Fine needle aspiration cytology in diagnosis and management of childhood small round cell tumours

Detta är en avhandling från Stockholm : Karolinska Institutet, Department of Women's and Children's Health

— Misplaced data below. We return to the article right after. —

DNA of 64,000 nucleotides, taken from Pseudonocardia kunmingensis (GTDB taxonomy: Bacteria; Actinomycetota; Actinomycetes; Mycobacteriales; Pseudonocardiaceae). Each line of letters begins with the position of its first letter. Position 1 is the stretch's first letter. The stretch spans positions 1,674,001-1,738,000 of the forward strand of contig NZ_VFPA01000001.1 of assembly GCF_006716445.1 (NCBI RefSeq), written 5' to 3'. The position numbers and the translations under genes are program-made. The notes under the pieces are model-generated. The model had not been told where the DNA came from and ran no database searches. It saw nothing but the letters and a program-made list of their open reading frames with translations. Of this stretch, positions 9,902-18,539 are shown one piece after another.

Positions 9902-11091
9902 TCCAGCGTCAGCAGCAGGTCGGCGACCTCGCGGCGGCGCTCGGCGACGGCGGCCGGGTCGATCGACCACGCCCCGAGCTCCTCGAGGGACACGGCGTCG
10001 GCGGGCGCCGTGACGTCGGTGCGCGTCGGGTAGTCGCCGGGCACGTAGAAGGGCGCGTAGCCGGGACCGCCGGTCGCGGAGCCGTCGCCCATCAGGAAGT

Sammanfattning: Fine needle aspiration (FNA) cytology is accepted for diagnosing malignant tumours in adults. However, it has been slow in gaining acceptance among paediatricians and has only been used at some centres in the routine diagnosis of childhood tumours. The aims of this thesis were to study 1: the diagnostic accuracy of FNA cytology and II: the usefulness of immunocytochemistry (IC) and molecular techniques to aid the diagnosis of cytomorphology of the small round cell tumours (SRCTs) in childhood. This is a retrospective study and the patients were retrieved from diagnostic files from the units of Paediatric Oncology and Cytology, Karolinska Hospital, Stockholm. Patient records, cytological and histological slides were reviewed. Fresh or archival FNA material was used for IC and molecular techniques. These included image cytometry (ICM) for DNA content, interphase fluorescence in situ hybridisation (FISH) for 1p deletion and N-myc amplification in neuroblastic tumours (NT), and interphase FISH for the diagnostic EWS gene (22q12) rearrangement in Ewing's sarcoma/peripheral primitive neuroectodermal tumours (pPNET). FNA cytology correctly diagnosed and classified 85/94 patients (90.4%) with SRCTs at primary disease into lymphoma (27/27: B-cell lymphoma 9/9; lymphoblastic lymphoma 8/8; Ki-1 anaplastic large cell lymphoma 2/2; Hodgkin's disease 6/6; leukemic lymphadenopathy 2/2), rhabdomyosarcoma (16/20), NT (21/24), and Ewing's sarcoma/pPNET (21/23). Therapy was based on FNA diagnosis alone together with clinical stage in 57 of 94 patients (60.6%) after primary work-up. Surgery for diagnosis was in these cases obviated. Forty-one FNAs correctly diagnosed relapse in 29 and excluded relapse in 12 cases. There was no false positive or negative diagnosis of malignancy. The INA material was insufficient for evaluation in one case each of ganglioneuroma, rhabdomyosarcoma and necrotic neuroblastoma, respectively (2.2% of 135 aspirations). All three patients with false primary diagnoses and four with a closest diagnosis of small round cell sarcoma (including 2 relapses) were diagnosed without IC or with aid of a limited panel of immunomarkers. Vimentin and MIC2 were unexpectedly immunostained in tumour cells on INA material from NT, but not in corresponding surgical specimens. Different preparation and fixation techniques may explain the findings. Sixty-two molecular analyses in 18 NTs on fresh (n = 34) or archival (n = 28) FNA specimens were evaluated by ICM for DNA content (n = 20), interphase FISH for chromosome 1 or 2 number (n = 11), 1p status (n = 16), and N-myc status (n = 15) and resulted in informative results of prognostic importance in 60 (97%). FISH on aspirated interphase tumour cells from 20 Ewing's sarcoma/pPNETs demonstrated the diagnostic EWS rearrangement in 18 cases (90%) using fresh (6/7) or archival (12/13) specimens. Conclusions: FNA cytology combined with a panel of immunomarkers allows a conclusive diagnosis that allows therapeutic decisions in children and adolescents with lymphoma, rhabdomyosarcoma, neuroblastic tumours and Ewing's sarcoma/pPNET. It is possible to use interphase FISH and ICM on FNA specimens for prognostic characterisation in neuroblastic tumours and diagnostic purposes in Ewing's sarcoma/pPNET. FNA is a rapid and atraumatic procedure, which can be performed without general anaesthesia and in our study without complications.

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